10. Statistical Substring
By: Steve Krenzel
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Follow Up

In my previous post on statistical substring searching I mentioned that I'd follow up with some stats on it's accuracy. Here they are.

To generate the "results accuracy" plot, I generated every list of substrings in my test corpus for lengths of 4 through 20. I also generated 16 different indices where each index was indexed using a different length of n-gram. Keep in mind that because of the way this search was implemented, whatever length n-gram was used determines the minimal number of characters that can be searched for (so an index built on 5-grams can only search for terms of 5 characters or more). Then I simply searched for each substring using the indices and kept statistics on how many documents returned actually contained the string searched for. The numbers for 10-grams were pretty impressive, leveling off at about 96%.


The "substring accuracy" plot was generated in a similar fashion, but instead it tracked how many substrings returned results where every result contained the substring searched for. In other words, what percentage of strings returned perfect results with no false positives (precision). The probabilities tended to be much higher, most were above 90%. That means that even though few strings returned false positives in the results, those that did returned a lot of them. Read that again, it's important. When examining the strings responsible for these false positives most tended to be repeated characters or sequential new-lines or other outliers. My subjective analysis is that in practice these search strings would be unlikely to be searched for.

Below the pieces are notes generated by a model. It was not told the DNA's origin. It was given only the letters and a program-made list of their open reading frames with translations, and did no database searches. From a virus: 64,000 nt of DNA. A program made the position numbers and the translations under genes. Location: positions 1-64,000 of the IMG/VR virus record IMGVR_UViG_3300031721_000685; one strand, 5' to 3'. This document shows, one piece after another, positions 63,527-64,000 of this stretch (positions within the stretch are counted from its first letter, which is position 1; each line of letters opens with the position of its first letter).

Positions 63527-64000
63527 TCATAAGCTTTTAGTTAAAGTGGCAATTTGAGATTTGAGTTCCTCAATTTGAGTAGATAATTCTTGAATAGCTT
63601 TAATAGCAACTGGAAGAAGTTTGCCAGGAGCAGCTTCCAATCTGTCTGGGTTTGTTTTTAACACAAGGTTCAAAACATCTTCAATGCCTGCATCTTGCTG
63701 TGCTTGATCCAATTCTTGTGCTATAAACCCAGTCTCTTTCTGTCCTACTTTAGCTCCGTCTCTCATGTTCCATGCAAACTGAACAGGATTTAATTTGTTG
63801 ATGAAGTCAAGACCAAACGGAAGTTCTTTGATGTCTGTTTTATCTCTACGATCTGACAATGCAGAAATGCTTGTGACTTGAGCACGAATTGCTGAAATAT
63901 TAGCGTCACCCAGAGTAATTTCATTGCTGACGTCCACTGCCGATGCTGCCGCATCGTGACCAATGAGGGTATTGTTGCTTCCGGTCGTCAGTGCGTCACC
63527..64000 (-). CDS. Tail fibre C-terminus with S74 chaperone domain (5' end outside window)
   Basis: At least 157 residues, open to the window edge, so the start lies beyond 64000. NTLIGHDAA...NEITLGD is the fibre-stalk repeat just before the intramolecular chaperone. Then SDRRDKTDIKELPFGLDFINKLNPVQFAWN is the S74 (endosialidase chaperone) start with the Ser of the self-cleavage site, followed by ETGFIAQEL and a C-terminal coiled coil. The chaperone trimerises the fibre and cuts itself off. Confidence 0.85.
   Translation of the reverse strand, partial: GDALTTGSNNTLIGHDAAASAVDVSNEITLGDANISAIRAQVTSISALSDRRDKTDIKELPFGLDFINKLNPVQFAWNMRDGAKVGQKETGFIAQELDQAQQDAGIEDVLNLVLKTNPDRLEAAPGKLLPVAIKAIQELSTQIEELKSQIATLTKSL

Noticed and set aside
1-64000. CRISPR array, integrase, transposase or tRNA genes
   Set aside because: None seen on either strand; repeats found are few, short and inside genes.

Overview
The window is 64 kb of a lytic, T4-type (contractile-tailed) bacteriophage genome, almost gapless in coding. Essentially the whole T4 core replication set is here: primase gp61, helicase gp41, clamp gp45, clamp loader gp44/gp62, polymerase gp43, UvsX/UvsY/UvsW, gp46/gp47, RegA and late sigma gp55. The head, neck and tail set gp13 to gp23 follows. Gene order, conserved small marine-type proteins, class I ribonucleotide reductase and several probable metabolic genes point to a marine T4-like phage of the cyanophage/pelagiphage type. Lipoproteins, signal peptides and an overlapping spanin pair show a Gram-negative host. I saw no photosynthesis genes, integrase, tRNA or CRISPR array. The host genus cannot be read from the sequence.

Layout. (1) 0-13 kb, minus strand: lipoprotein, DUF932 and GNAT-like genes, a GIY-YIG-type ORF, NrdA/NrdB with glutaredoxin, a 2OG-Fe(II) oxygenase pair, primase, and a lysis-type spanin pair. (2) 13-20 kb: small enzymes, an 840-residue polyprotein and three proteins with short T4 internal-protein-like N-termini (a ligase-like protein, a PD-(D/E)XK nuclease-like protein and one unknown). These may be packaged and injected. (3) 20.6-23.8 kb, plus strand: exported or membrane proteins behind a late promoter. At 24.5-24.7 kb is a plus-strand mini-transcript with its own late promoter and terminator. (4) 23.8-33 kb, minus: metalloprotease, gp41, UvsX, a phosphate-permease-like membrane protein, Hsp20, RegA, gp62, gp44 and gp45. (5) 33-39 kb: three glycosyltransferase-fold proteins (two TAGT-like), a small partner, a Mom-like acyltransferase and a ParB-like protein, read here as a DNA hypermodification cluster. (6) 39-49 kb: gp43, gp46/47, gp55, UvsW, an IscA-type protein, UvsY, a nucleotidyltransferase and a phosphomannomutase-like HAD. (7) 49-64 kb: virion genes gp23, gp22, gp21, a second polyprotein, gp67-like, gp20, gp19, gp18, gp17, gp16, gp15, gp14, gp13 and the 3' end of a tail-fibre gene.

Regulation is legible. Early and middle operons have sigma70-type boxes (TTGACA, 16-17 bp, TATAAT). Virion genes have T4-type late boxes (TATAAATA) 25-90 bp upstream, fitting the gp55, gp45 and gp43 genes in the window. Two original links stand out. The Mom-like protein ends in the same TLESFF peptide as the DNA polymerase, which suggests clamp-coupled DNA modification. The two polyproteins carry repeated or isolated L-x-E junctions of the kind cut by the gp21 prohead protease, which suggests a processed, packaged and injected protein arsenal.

Finally, the "queries per second" plot gives you an idea of how many queries per second each index was able to perform and how it varied as the search strings increased in length.


I know I also mentioned in the first post that I'd talk about hash collisions and how they effect space and accuracy, but I decided that it wouldn't be of much value. Just know that all of these values have no collisions, and collisions will only reduce the accuracy of the system. In a future post I'll talk about a data structure that gives us all of the current benefits, but also the index will be able to handle any length search string and take up less space. The current 10-gram index takes up 36MB when serialized to disk, and it is generated from 2MB of data. You'll see that we can reduce the size of the index significantly.

About the author
I'm Steve Krenzel, a software engineer and co-founder of Thinkfuse. Contact me at steve@thinkfuse.com.
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